Another study by Yamamoto et al. (2017) analyzed color differences (ΔE*) under acid treatments using distilled water, HP, and alkali mixed in HP. Using a combination of alkali and HP, the ΔE* was 10, and it was 7 using a combination of HP and distilled water. Alkali or alkali mixtures have been typically used in wood color control studies; however, this study used PAA solutions so that the data can be used to compare alkali conditions and acid conditions (Hermansyah et al., 2019).
Fig. 6 shows the functional group changes in the wood surfaces of the untreated sample and the PAA and HP treatment, followed by UV exposure. The analysis was focused in the range of 2,000–800 cm–1 to observe changes in the lignin structure caused by the PAA and HP treatments. The functional groups assignments are listed in Table 3. Even though the peak positions are slightly different for the two wood species, the overall shapes of the peaks are similar. The notable difference between the softwood and hardwood is the C = O stretching band at 1,260 cm–1, which was only observed in the guaiacyl lignin of the L. kaempferi.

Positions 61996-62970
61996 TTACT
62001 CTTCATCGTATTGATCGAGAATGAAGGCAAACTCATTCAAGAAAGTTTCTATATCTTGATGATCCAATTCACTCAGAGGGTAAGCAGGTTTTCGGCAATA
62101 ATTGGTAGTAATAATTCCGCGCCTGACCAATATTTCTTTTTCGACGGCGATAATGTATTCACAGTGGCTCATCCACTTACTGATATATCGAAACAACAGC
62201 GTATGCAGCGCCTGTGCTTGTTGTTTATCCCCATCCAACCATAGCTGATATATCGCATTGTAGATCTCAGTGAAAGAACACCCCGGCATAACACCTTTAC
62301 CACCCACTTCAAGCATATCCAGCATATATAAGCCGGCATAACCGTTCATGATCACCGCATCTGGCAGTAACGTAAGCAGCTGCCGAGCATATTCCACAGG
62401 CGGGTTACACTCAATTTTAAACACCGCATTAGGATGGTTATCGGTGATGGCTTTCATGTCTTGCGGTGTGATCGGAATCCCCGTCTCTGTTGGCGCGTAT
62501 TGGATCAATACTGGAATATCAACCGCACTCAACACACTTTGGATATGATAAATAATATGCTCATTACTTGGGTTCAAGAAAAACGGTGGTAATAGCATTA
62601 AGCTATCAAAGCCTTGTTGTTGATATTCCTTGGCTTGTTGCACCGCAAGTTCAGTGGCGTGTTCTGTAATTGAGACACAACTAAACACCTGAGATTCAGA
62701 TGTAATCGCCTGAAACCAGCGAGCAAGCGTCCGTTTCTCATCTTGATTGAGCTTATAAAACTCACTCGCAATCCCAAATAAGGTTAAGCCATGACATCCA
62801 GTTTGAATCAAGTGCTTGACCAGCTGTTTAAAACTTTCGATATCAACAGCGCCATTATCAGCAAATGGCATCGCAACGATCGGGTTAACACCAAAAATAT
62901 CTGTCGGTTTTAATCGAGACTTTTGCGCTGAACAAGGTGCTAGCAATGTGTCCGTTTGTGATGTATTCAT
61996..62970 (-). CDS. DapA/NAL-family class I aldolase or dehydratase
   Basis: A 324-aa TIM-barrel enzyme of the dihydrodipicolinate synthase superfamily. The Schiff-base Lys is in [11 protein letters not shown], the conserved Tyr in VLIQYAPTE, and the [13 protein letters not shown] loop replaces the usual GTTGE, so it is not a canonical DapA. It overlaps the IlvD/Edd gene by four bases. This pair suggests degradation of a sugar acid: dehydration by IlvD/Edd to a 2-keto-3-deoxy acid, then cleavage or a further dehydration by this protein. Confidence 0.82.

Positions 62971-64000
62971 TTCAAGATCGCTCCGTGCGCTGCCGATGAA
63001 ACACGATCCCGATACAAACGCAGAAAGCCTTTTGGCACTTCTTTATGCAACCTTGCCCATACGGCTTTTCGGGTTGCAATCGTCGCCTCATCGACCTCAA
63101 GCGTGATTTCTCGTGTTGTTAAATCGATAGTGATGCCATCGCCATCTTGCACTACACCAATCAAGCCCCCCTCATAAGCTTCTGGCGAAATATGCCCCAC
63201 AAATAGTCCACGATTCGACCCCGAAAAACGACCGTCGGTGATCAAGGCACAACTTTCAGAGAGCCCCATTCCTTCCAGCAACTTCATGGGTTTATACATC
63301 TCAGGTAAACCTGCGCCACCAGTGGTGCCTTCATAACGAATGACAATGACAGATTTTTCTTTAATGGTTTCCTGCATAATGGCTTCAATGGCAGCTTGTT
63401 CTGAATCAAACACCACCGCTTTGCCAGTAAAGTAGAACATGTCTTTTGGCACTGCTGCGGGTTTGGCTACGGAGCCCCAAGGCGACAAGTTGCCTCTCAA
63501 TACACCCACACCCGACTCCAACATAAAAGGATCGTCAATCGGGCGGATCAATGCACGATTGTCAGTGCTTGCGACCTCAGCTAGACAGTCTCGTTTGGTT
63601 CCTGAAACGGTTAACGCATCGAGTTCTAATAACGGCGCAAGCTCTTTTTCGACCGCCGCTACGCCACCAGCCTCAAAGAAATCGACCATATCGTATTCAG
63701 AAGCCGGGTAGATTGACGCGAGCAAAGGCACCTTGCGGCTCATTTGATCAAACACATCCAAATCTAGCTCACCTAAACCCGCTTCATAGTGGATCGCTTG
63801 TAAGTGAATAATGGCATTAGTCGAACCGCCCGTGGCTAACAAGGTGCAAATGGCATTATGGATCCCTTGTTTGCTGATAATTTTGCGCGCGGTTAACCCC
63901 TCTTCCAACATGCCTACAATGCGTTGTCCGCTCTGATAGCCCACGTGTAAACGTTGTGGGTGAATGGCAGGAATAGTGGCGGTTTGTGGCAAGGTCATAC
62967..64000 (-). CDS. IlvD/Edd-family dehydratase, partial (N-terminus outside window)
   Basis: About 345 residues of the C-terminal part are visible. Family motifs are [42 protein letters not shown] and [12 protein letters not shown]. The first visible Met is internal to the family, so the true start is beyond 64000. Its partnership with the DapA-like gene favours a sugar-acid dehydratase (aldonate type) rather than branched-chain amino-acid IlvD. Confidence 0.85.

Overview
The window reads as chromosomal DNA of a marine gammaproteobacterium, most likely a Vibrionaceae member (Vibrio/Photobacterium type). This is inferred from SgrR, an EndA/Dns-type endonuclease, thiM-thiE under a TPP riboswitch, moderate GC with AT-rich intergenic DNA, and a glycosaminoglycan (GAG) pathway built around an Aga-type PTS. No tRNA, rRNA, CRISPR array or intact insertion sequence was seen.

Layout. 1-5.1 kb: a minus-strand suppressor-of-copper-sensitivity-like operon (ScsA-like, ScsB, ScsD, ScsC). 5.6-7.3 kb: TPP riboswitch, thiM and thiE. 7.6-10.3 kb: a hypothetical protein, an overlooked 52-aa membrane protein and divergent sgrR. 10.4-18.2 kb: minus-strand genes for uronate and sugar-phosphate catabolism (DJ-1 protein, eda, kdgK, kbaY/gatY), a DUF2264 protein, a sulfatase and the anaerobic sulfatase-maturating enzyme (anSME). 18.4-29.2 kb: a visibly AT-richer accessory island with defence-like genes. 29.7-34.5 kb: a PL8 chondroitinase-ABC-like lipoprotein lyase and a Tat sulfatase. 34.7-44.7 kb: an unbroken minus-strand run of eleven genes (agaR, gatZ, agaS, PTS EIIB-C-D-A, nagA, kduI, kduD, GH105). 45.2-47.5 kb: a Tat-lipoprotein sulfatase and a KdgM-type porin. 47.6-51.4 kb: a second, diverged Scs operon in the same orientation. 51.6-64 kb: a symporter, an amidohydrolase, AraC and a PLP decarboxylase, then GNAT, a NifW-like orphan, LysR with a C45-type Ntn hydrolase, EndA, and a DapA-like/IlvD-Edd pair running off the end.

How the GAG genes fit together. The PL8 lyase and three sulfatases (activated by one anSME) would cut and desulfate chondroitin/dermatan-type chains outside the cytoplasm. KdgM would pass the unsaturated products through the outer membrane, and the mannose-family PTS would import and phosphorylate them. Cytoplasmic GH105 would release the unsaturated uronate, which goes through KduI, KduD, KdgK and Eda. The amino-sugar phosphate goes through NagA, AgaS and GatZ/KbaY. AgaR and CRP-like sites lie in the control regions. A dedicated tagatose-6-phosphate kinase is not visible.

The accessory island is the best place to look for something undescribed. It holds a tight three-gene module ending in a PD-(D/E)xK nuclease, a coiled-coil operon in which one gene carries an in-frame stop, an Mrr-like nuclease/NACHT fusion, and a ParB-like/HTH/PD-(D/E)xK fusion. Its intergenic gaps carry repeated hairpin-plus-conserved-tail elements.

Reference: Schwanninger et al. (2004), Kwon et al. (2013), Miranda et al. (2012), Zhao et al. (2013), Xing and Li (2014), Timar et al. (2016), Abdullah et al. (2017), Oberhofnerová et al. (2017), Vaughn et al. (2017), Gonultas and Candan (2018), Yin et al. (2018), Zhang et al. (2018), Liu et al. (2016, 2019), Kubovský et al. (2020), Xing et al. (2020).
The top of Fig. 7(a) and (b) is a graph of the changes in the peaks of the untreated wood induced by the PAA and the HP treatments. The bottom of Fig. 6(a) and (b) is a graph of the changes caused by exposing the chemically surface-treated specimens to UV light. The cellulose C-O peak at 1,020–1,030 cm–1 indicates strong absorption and is not greatly affected, as revealed by FT-IR (Rosu et al., 2010). Therefore, similar to previous studies, intermittent quantitative analysis was performed by fixing the graph at 1,030 cm–1 and the changed peaks were observed. During the PAA treatment and artificial UV exposure, considerable changes occurred in the lignin-related functional groups, and small changes were found in the hemicellulose functional groups, indicating that some of the lignin and hemicellulose were partially removed. Specimens treated with PAA by irradiating UV light had no significant change in the aforementioned visual observation and color difference measurement. Also, in the FT-IR analysis, the PAA-treated specimen showed little change by UV light, so it was thought that PAA and UV light reacted with the same functional group. This is the reason for the wood stabilization reaction that occurs as the lignin that responds to UV irradiation is removed.